This post is part of the Roadmap To The Future Series. Roadmap To The Future explores innovative industry trends and breakthroughs in science, entertainment, and technology. This series is sponsored by Verizon.
The New York Stock Exchange (NYSE) on Wall Street may date back to the Buttonwood Agreement signed in Manhattan in 1792, but there is nothing dated about its state of the art broadcast operation.
Home to over 30 daily broadcasters, NYSE Euronext has become one of the largest and most sophisticated television studios in the world.
The first live video report from the NYSE was in 1987, when CNN sent Jan Hopkins to report live during the stock market crash of that year. The next year the NYSE established its broadcast and multimedia centre, which still coordinates all the newscasts from the Exchange.
But reporters were still not able to report live from the floor.
Then in 1995 Maria Bartiromo from CNBC became the first reporter to go live to TV from the floor of the NYSE, marking the beginning of a new era as reporters and traders began to interact regularly during the day and on the news.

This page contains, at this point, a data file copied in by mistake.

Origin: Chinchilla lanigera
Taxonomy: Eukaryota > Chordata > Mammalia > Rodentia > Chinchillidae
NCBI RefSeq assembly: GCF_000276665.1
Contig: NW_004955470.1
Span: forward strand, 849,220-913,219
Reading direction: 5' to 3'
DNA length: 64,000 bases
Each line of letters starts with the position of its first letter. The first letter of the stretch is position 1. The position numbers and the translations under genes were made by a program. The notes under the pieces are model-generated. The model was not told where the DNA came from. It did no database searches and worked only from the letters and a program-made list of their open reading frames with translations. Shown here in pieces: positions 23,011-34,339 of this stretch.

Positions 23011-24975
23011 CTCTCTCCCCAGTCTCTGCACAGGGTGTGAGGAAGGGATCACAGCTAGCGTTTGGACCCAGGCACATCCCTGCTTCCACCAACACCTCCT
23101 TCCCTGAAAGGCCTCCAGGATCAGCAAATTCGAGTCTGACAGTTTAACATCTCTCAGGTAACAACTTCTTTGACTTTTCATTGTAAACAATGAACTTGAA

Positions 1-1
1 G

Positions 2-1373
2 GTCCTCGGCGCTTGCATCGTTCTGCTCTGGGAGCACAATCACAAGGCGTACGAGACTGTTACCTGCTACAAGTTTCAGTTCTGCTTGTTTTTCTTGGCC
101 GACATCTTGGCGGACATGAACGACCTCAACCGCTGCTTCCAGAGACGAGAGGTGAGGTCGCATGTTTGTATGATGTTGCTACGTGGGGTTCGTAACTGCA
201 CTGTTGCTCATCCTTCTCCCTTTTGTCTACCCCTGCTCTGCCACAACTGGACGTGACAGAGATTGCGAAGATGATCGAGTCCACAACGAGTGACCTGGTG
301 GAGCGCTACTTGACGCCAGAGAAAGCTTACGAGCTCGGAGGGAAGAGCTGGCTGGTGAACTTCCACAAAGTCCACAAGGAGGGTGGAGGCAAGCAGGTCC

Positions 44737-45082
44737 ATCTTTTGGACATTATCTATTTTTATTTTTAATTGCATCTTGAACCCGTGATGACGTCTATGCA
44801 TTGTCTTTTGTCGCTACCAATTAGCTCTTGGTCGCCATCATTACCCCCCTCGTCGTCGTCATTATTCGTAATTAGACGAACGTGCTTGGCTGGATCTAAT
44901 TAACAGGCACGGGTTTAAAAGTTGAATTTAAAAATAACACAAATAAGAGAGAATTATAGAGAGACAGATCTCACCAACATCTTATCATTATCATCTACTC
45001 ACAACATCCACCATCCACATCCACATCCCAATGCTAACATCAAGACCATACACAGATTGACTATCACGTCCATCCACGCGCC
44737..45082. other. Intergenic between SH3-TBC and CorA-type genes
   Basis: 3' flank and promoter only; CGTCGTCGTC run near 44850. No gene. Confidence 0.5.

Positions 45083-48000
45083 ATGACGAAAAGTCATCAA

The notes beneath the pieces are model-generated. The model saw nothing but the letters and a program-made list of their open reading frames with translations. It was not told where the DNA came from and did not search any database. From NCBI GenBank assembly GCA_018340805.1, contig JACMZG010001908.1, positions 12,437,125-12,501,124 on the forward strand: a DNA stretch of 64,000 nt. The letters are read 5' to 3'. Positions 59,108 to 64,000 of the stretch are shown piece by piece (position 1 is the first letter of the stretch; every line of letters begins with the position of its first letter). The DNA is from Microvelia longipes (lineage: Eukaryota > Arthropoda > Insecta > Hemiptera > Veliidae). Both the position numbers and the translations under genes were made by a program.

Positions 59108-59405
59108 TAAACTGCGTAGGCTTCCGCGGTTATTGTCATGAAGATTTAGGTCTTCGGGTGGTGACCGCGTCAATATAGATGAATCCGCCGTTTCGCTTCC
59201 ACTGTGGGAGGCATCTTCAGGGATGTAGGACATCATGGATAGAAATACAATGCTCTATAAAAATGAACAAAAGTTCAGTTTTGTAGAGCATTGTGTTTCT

In the past couple years electronic trading has reduced the need for physical traders on the floor, and newscasters have taken over the floor of the Exchange.
CNBC has its own elaborate set in the place where one of the trading posts stood, and over 30 broadcasters report live from the floor every day, not to mention the many smaller outlets that also cover the Exchange and utilise its multimedia centre.
The evolution of media and technology has transformed the NYSE into the biggest stage for business news. We spoke with journalists on the floor and the people behind the NYSE Multimedia centre about how media reporting from the floor has changed over time and what lies ahead:
Produced by Daniel Goodman and Kamelia Angelova
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